Do you ever dream of escaping civilization and living alone surrounded by nature? Ken Smith did, and he succeeded. For the last 40 years, he lived as a hermit in a homemade cabin with no running water or electricity near a remote lake in the Scottish Highlands. “It’s a nice life,” Smith said. “Everybody wishes they could do it but nobody ever does.”
A Man Lives as a Hermit in a Cabin in the Wilderness
However, Smith’s lifestyle isn’t for everyone. At the age of 74, he forages and fishes for food, washes his clothes in an old bathtub outside, and collects firewood. His cabin and lake are so isolated, it takes two hours to walk to the nearest road. “It’s known as the lonely loch,” he says. “There’s no road here but they used to live here before they built the dam.”
Filmmaker Lizzie McKenzie contacted Smith nine years ago, and for two years, she filmed and interviewed him for the documentary The Hermit of Treig. There, she captures his story.
Smith came from Derbyshire where he started working when he was 15; he built fire stations, which possibly gave him the skills to create his cabin. However, when he was 26, he was accosted by a gang of thugs who beat him brutally. He suffered from a brain hemorrhage and fell into a coma for 23 days. “They said I would never recover… They said I would never walk again but I did. That’s when I decided I would never live on anyone’s terms but my own.”
So he began to travel, particularly through natural landscapes. While traveling in the Canadian Yukon territory, he wondered what life would be like if he walked from the road toward nowhere. And he did. He walked about 22,000 miles.
When he returned home to Derbyshire, he learned that both of his parents had passed away while he was gone. He had no idea this occurred until he arrived. “It took a long while to hit me,” he said. “I felt nothing.”
The loss hit him while walking across Britain. He was at Rannoch in the Scottish Highlands when he thought about his parents and broke down crying. “I cried all the way while walking,” Smith said in the documentary. “I thought, where is the most isolated place in Britain?” And he began to explore the countryside. “Hundreds and hundreds of miles of nothingness. I looked across the loch and saw this woodland.”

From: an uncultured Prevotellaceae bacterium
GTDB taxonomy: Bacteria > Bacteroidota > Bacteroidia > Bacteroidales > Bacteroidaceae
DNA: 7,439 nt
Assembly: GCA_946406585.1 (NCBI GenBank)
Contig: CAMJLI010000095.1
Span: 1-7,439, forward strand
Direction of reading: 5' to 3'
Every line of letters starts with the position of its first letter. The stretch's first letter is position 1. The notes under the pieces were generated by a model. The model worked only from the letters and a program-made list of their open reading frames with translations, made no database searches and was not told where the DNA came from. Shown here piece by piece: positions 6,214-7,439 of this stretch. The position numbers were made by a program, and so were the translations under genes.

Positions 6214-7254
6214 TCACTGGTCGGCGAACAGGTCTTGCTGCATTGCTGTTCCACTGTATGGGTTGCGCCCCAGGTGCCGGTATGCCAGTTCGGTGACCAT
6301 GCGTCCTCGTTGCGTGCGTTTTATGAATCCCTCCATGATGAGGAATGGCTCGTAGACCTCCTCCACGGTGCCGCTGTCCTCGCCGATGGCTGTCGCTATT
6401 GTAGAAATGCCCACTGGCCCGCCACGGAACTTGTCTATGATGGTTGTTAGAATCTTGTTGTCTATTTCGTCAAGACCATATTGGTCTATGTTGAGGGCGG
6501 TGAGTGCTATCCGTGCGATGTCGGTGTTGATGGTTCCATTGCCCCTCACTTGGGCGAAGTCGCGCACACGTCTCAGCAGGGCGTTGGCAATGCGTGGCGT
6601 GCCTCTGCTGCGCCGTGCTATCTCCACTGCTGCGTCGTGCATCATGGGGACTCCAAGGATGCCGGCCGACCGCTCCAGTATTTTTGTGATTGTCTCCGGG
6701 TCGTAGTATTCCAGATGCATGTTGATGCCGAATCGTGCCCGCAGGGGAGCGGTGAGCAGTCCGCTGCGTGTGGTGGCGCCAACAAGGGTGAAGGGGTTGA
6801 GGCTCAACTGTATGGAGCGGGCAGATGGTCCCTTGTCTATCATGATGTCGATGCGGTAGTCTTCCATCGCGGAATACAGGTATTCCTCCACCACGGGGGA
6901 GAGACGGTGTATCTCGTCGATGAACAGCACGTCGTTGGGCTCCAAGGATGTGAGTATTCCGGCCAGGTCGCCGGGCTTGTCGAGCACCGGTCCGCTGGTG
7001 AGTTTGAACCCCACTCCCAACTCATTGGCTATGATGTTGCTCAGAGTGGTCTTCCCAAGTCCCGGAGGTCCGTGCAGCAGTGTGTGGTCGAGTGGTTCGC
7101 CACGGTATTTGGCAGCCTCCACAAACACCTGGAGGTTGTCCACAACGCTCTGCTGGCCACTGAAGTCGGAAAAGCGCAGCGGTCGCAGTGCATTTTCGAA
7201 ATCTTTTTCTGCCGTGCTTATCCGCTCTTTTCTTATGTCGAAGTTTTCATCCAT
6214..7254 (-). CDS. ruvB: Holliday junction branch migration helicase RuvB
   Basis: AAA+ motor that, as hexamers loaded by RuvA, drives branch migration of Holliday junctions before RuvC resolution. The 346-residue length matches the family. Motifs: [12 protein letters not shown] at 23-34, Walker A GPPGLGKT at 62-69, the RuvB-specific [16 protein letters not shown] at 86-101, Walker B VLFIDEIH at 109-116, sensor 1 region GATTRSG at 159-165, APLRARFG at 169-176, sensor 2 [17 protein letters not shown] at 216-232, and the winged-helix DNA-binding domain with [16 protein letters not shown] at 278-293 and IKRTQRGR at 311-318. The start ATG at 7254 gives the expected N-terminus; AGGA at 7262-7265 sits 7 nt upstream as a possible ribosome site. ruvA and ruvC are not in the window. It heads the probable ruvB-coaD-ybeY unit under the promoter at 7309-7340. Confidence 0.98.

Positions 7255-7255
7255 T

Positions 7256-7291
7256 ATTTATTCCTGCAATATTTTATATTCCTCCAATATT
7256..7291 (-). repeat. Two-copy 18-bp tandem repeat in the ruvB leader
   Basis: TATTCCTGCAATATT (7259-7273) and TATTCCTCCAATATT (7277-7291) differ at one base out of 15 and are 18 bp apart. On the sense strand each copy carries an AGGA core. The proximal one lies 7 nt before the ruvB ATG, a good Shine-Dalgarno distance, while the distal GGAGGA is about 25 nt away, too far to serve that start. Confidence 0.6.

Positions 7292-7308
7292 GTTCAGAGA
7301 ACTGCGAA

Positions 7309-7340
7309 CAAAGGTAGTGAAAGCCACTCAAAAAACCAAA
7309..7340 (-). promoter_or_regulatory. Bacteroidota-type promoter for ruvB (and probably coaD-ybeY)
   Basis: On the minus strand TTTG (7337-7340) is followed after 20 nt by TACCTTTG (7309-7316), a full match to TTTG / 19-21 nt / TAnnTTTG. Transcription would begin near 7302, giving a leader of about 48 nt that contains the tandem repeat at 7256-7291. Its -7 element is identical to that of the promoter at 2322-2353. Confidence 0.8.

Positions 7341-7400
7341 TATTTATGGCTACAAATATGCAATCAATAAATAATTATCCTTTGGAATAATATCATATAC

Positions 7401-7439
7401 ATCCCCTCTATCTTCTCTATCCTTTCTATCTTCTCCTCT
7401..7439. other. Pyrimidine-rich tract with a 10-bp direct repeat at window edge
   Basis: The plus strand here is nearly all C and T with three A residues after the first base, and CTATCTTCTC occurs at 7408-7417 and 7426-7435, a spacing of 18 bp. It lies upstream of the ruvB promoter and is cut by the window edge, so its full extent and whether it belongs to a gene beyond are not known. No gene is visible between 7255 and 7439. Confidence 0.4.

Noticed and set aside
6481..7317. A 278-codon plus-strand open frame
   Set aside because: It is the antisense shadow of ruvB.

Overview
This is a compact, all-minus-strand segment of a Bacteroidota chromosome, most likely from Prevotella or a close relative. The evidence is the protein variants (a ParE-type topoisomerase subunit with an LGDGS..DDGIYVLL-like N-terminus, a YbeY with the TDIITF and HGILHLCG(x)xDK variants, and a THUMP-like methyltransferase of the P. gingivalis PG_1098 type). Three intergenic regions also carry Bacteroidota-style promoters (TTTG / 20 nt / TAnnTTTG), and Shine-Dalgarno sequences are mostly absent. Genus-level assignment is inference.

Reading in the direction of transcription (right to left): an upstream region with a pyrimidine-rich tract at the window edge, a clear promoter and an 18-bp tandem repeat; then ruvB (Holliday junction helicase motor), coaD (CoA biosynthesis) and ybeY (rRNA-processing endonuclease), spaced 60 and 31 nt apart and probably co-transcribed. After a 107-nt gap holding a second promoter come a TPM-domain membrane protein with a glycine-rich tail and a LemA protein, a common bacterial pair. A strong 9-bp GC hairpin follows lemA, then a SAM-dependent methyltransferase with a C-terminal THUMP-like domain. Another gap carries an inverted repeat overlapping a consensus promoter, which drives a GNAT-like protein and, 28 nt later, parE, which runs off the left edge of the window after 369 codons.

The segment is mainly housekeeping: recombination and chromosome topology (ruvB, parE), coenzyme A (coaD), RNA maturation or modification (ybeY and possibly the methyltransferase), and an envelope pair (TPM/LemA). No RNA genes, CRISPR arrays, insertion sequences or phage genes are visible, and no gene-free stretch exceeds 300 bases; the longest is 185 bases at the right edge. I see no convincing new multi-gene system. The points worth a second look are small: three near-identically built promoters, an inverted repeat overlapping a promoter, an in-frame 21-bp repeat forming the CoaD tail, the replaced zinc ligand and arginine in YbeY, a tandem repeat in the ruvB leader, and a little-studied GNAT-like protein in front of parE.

That’s when he found the place to build his future home. He stopped crying and wandering at the same time. He began to build his log cabin, first practicing the design with a bundle of small sticks. And 40 years later, the cabin has a fireplace for heating, but no gas, running water, electricity, and no Wi-Fi or phone signal.
His days are filled with chopping and carrying wood, growing vegetables, foraging for berries, and fishing. In fact, the lake provides the brunt of his diet. “If you want to learn how to live an independent life, what you have to do is learn how to fish,” he said. Plus, he brews his own beer and wine. 
The Peril of Living Alone
However, the dangers of living like a hermit caught up with Smith. Ten days after McKenzie wrapped the documentary and left, Smith suffered a stroke, falling outside in the snow. Fortunately, he was given a GPS locator beacon a few days earlier. He used it to send an SOS to a response center in Houston, Texas. The center notified the UK coastguard, who succeeded in airlifting Smith to a hospital in Fort William.
Smith stayed in the hospital for seven weeks. During that time, the doctors tried to convince him to leave his hermit ways and rejoin society. But Smith was determined to return to his isolated cabin. However, “double vision” and memory loss lingered after the stroke, which forced Smith to accept help from others. For instance, the head stalker of the estate brings him food every couple of weeks.
Unfortunately, Smith was injured in a log pile collapse, which led to him being airlifted and hospitalized for the second time in just over a year. Nevertheless, Smith looks forward to his future in his continued solitude. “We weren’t put on earth forever. I’ll stop here until my final days come, definitely. I have had lots of incidents but I seem to have survived them all… Something will happen to me that will take me away one day as it does for everybody else. But I’m hoping I’ll get to 102.”